Herding conditions related to infectious keratoconjunctivitis in semi-domesticated reindeer: a questionnaire-based survey among reindeer herders
ForfatterTryland, Morten; Stubsjøen, Solveig Marie; Ågren, Erik Olof; Johansen, Bernt; Kielland, Camilla
Background: Infectious keratoconjunctivitis (IKC) in Eurasian semi-domesticated reindeer (Rangifer tarandus tarandus) is a multifactorial disease, associated to infectious agents such as Cervid herpesvirus 2 (CvHV2) and various species of bacteria, but environmental factors may also be necessary to initiate the disease. Little effort seems to have been invested in addressing the herder`s experience with this disease. An information letter with a link to an online questionnaire was sent to 410 herding community representatives in Norway and Sweden. Results: Sixty-three herders responded, 76 % of these having reindeer in Norway and 24 % in Sweden. Thirty-three herders (55 %) responded that they had seen this disease during the preceding year (2010) and 23 (38 %) that they had seen it in previous years (2009 or earlier). The majority (67 %) claimed that only 1–5 animals in their herd were affected at one time, whereas three herders (7 %) responded that more than 30 animals had been affected. No environmental factor could be singled out as significantly associated with the appearance of IKC, but when categorizing the number of contact herds for each herd (i.e. sharing pastures, corrals etc.), IKC was observed more often in herds with many (>25) contact herds. The questionnaire revealed that a veterinarian is not always available for reindeer herders, but also that a veterinarian seldom is contacted for this disease. None of the herders practiced isolation of a diseased animal from the rest of the herd when IKC was observed. Slaughter was the action most commonly initiated by the herders in response to IKC, whereas the veterinarian usually prescribed antibiotics, usually an ophthalmic ointment, alone or combined with systemic treatment. The herders claimed that IKC and other diseases had less importance than predators concerning loss of animals. Conclusions: IKC is to be considered a common disease, observed in 55 % of the herds (2010), typically affecting 1–5 animals, although larger outbreaks (>30 animals) occur. The herders usually slaughtered affected animals rather than consulting a veterinarian for medical treatment.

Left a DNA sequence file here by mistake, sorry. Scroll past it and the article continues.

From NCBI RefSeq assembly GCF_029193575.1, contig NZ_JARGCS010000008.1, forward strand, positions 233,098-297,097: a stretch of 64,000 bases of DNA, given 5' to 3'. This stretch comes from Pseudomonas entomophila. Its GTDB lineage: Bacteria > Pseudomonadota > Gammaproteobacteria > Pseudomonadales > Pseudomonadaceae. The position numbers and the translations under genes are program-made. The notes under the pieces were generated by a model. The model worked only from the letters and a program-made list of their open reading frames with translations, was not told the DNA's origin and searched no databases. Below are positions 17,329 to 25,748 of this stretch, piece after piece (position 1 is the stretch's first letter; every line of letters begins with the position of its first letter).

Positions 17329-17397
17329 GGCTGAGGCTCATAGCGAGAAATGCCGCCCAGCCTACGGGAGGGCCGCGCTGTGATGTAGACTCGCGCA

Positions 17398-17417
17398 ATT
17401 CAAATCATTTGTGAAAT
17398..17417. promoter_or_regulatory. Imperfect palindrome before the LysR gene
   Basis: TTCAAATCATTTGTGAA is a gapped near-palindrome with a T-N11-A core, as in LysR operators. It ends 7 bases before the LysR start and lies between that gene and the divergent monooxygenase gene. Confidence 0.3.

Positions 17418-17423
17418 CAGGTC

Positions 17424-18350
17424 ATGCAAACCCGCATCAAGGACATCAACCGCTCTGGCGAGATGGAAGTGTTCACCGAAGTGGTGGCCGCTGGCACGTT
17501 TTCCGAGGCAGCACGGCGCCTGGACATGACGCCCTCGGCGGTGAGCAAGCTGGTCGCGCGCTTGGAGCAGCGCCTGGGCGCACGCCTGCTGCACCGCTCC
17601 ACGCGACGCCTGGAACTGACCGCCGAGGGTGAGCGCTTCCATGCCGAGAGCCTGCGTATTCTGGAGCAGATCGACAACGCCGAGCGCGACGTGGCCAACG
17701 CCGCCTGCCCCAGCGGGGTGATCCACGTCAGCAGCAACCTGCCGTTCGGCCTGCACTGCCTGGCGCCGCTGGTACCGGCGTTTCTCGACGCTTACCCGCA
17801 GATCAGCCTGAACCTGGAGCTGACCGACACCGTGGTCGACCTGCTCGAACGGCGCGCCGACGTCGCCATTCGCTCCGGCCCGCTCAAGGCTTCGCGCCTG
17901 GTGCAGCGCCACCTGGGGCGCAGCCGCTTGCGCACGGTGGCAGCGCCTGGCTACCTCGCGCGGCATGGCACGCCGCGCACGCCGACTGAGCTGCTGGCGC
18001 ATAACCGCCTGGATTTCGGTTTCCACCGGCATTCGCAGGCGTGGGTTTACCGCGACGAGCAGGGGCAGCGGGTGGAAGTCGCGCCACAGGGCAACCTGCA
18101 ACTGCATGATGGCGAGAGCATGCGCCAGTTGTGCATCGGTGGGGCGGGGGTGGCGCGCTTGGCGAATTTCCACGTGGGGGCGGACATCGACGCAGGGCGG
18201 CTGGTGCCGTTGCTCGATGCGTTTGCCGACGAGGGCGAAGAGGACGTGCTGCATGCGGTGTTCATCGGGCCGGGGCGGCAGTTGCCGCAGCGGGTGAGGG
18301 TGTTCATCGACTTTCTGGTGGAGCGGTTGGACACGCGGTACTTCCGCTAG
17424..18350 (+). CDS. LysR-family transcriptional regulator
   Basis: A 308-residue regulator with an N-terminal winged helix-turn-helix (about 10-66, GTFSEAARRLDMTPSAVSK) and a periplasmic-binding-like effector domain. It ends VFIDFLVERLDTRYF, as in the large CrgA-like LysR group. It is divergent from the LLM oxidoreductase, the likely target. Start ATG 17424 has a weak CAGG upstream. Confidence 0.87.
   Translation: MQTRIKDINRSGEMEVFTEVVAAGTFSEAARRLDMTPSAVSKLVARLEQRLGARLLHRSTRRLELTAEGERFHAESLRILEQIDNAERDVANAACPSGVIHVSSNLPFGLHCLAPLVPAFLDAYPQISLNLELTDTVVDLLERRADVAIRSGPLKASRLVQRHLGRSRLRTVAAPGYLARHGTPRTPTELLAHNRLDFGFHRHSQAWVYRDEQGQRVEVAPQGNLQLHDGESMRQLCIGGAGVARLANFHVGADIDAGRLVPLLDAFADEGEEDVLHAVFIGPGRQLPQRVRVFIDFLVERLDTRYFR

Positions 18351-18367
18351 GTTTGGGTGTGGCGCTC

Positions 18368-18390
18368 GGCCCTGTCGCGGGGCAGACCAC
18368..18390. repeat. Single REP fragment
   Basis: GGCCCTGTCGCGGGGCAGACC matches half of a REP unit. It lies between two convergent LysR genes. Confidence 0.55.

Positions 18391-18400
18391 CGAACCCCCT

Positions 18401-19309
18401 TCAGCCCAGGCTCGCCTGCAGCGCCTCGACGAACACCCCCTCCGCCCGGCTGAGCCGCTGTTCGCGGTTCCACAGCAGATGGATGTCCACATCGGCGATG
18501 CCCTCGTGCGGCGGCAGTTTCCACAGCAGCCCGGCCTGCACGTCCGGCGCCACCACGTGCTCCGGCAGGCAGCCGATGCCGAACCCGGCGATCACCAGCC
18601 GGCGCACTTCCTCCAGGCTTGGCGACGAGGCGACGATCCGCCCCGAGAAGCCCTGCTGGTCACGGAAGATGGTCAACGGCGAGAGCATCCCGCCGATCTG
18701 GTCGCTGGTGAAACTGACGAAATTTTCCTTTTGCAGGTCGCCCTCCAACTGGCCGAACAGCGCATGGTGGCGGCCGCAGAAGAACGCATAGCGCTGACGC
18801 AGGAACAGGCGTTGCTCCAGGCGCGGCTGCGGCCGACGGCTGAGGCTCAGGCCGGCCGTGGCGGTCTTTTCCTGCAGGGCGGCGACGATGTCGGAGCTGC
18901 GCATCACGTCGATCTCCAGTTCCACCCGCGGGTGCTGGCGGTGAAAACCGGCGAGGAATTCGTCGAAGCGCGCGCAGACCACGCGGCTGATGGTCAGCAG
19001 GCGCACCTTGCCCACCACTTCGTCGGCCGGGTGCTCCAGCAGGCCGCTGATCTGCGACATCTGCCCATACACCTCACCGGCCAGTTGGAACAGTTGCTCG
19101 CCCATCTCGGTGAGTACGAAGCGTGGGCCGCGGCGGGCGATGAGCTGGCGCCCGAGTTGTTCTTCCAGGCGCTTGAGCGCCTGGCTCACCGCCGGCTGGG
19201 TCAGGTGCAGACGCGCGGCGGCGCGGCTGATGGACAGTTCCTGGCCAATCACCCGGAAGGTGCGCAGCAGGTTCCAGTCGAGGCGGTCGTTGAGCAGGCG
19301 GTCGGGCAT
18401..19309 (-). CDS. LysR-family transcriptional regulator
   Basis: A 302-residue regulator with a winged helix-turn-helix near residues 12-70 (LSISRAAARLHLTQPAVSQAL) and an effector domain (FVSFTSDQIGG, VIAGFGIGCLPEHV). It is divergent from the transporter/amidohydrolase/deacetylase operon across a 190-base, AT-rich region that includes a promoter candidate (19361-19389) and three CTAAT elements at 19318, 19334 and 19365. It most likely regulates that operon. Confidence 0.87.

Open Access RoMEO green journal DOI: 10.1186/s13028-016-0203-x